Information ... Often it is no more exact than the intelligence of earlier centuries was. But while the latter was inclined to borrow from the miraculous, it is indispensable for information to sound plausible. -- Walter Benjamin, "The Storyteller" (translated by Harry Zohn), first published in Orient und Okzident in 1936

The information laid out so plainly in textbooks and journals appears at first to be without personality and therefore untainted by human mistakes. But this is the grand illusion of style, of statistics and charts, of affectless instructions and sometimes insensitive phrases. Without medical training and instructors there to help me interpret information, I'm obviously not the ideal reader for medical textbooks. The ideal reader is a doctor who reads the textbooks as he or she might read a novel -- questioning the information, reflecting upon the language used and continuously wondering about the peculiar material that might be hidden behind the facts. The language of medicine, like the language of a novel, conceals even as it tries to lay out everything known about its subject. But a textbook is far more confident than any novel and rarely admits its own uncertainties. Mystery, surprise, suspense, the stories that can be told about any experience -- these belong to the clinical side of medicine. The other side, where information is standardized and committed to print, pretends to have no secrets. Even case histories, strange and nerve-wracking as they might be to both patient and doctor in real life, tend to be offered as no more than proof to substantiate research.
The main secret concealed by medicine is death. Of course, physicians in training learn firsthand about death and so can match experience to phrases like "perinatal mortality." Yet I wonder if medical researchers and editors could afford to leave "traces of the storyteller" on their words. This is what distinguishes information from stories, according to Benjamin in his essay "The Storyteller." The "new form of communication is information," he wrote, and information must seem "immediately verifiable." Stories supposedly get in the way of truth. Measurements, observations and statistics want no narrative design.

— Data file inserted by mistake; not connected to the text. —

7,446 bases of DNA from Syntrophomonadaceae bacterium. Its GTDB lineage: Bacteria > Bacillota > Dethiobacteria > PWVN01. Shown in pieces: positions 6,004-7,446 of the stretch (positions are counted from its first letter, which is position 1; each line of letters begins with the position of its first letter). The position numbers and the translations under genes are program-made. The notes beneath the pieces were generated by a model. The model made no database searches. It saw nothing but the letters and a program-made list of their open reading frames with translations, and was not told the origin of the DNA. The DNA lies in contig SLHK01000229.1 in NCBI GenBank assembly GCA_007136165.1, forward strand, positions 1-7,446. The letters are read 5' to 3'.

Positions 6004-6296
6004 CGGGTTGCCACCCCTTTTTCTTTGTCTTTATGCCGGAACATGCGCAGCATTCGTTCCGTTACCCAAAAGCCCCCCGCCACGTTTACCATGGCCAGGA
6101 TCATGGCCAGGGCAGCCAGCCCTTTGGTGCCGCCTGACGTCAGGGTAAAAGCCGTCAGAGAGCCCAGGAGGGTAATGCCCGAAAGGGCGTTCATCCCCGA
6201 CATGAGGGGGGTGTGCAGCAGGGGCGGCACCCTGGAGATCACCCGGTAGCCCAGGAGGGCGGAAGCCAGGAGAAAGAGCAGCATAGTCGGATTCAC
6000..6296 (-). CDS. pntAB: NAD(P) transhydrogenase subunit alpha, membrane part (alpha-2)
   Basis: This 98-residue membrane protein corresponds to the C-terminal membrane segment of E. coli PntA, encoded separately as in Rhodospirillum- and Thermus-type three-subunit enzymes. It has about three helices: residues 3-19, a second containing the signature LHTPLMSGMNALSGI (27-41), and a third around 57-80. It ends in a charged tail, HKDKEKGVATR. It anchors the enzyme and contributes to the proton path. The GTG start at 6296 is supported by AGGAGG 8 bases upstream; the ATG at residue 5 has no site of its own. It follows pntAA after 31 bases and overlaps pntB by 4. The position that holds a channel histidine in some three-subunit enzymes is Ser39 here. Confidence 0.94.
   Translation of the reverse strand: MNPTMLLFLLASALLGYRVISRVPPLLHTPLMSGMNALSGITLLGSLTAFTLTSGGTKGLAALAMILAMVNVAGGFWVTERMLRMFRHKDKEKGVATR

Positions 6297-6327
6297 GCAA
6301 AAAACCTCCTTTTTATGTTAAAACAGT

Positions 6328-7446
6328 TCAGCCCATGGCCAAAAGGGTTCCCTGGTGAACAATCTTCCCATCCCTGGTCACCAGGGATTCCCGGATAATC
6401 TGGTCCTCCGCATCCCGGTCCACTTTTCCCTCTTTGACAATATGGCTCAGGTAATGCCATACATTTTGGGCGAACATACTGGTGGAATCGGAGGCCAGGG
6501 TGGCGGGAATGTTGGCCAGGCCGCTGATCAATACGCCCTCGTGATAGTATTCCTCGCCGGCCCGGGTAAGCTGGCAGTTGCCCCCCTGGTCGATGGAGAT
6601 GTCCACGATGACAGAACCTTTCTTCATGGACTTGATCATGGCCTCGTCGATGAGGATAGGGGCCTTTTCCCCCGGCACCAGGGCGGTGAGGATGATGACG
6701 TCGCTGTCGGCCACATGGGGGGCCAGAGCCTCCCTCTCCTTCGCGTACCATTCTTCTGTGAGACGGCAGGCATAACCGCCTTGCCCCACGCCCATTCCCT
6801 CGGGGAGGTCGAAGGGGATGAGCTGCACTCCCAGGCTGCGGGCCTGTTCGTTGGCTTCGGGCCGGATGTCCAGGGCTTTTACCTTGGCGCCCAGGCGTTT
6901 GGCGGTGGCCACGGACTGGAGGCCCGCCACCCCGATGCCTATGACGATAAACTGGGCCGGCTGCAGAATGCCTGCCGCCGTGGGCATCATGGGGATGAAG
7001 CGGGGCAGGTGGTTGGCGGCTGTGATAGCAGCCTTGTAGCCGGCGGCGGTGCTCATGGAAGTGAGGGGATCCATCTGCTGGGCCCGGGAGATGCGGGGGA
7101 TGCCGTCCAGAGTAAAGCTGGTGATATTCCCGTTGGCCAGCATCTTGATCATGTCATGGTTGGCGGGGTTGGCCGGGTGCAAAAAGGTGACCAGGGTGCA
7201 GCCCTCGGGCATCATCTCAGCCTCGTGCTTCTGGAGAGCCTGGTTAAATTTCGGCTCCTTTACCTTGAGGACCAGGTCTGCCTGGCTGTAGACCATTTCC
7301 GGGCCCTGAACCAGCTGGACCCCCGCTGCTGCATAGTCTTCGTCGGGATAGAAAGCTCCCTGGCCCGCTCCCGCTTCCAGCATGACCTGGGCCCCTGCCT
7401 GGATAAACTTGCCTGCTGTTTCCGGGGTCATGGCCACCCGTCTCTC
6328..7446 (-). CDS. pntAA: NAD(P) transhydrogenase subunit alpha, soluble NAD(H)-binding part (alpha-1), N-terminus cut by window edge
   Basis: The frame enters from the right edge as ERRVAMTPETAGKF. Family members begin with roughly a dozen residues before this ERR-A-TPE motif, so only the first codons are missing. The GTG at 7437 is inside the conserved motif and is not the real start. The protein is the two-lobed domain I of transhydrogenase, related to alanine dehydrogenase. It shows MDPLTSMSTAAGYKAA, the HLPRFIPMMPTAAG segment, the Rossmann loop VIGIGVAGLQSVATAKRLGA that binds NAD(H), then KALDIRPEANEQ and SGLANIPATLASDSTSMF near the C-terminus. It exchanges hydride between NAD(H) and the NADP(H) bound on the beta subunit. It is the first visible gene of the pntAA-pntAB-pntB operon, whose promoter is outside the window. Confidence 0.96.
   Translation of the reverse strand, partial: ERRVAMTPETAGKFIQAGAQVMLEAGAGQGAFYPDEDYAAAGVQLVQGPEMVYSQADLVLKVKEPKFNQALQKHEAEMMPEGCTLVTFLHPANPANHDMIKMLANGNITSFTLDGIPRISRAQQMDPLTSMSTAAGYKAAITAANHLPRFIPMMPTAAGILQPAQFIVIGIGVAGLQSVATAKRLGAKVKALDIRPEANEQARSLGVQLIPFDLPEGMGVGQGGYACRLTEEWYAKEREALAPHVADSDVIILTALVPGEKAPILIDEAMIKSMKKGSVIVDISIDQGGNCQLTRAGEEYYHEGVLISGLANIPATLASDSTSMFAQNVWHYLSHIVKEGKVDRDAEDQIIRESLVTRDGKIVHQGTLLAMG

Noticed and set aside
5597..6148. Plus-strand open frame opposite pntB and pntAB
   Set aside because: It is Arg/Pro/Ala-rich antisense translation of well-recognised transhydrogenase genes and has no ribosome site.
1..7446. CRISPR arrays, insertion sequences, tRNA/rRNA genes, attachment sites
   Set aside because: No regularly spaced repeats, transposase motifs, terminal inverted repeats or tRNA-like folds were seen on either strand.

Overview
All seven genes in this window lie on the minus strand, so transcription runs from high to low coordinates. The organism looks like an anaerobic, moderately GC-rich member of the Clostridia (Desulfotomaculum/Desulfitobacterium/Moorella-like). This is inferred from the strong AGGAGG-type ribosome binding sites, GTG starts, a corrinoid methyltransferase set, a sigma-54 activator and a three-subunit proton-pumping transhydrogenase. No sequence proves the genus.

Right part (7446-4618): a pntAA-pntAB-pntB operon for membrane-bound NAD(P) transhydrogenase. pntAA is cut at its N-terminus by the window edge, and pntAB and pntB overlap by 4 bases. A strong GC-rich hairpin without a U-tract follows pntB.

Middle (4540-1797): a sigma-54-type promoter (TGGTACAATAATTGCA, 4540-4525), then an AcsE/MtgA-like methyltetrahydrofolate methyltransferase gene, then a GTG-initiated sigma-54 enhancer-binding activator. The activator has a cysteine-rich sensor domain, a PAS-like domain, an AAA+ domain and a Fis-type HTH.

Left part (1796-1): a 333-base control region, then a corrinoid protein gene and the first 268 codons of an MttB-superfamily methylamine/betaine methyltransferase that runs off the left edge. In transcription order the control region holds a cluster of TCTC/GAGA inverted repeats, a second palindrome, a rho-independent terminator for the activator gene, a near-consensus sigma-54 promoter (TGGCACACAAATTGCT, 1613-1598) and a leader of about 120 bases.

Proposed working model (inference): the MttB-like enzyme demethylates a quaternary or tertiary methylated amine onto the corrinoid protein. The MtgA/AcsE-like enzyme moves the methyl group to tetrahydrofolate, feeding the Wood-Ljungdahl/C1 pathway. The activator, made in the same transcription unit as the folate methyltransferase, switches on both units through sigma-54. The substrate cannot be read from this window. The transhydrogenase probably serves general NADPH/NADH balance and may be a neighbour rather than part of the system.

A century from now the language of our current medical textbooks will seem as archaic as the language of a mid-19th century lecture on placenta previa seems to us now. Time will give us the silhouette of the style and show us how what passed as medical research was influenced, ever so subtly, by opinion and bias. So why shouldn't the textbooks and journals tip their cards now and put more of the storyteller back into medical discourse? More stories -- and more skepticism -- might make it a little easier for the individual physician to apply the current facts to the extraordinary variations in life.
I started asking questions again once I'd read about the bizarre treatments that had passed as medicine in the past. I wondered about other women and their specific situations. I started gathering information in other ways -- by watching faces in the supermarket, by talking to friends and searching through the self-help and sentimental slop of magazines for the incredible stories women have to tell.The outcome of my own high-risk pregnancy was a happy one. My second daughter was born at term, healthy and alert ("She's so loud," were my first foggy words at her birth), and in hindsight I can admit that I was unduly alarmed by the diagnosis of placenta previa. But because of those months of worry I had to learn how to give myself up to the dizzying mystery of gestation, a mystery intensified by a little bit of knowledge.
When I was in the delivery room -- the theater, as the British rightly call it -- for my elective C-section and was swooning from an epidural, I happened to see my primary obstetrician out of the corner of my eye. He was sitting in a chair by the wall, waiting for his turn to come at me with the knife. He was reading. What, I wondered hazily, was he reading? I didn't ask him. Thinking back to that moment, I can say that I wouldn't have minded if he'd been reading the latest journal article on placenta previa or updating himself with my medical file. No, I wouldn't have minded that at all. But I would have been delighted if he'd already finished with the information and was sitting there reading "Great Expectations."

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Joanna Scott

Joanna Scott is the author of four novels, including "The Manikin" and "Arrogance," and a collection of stories, "Various Antidotes."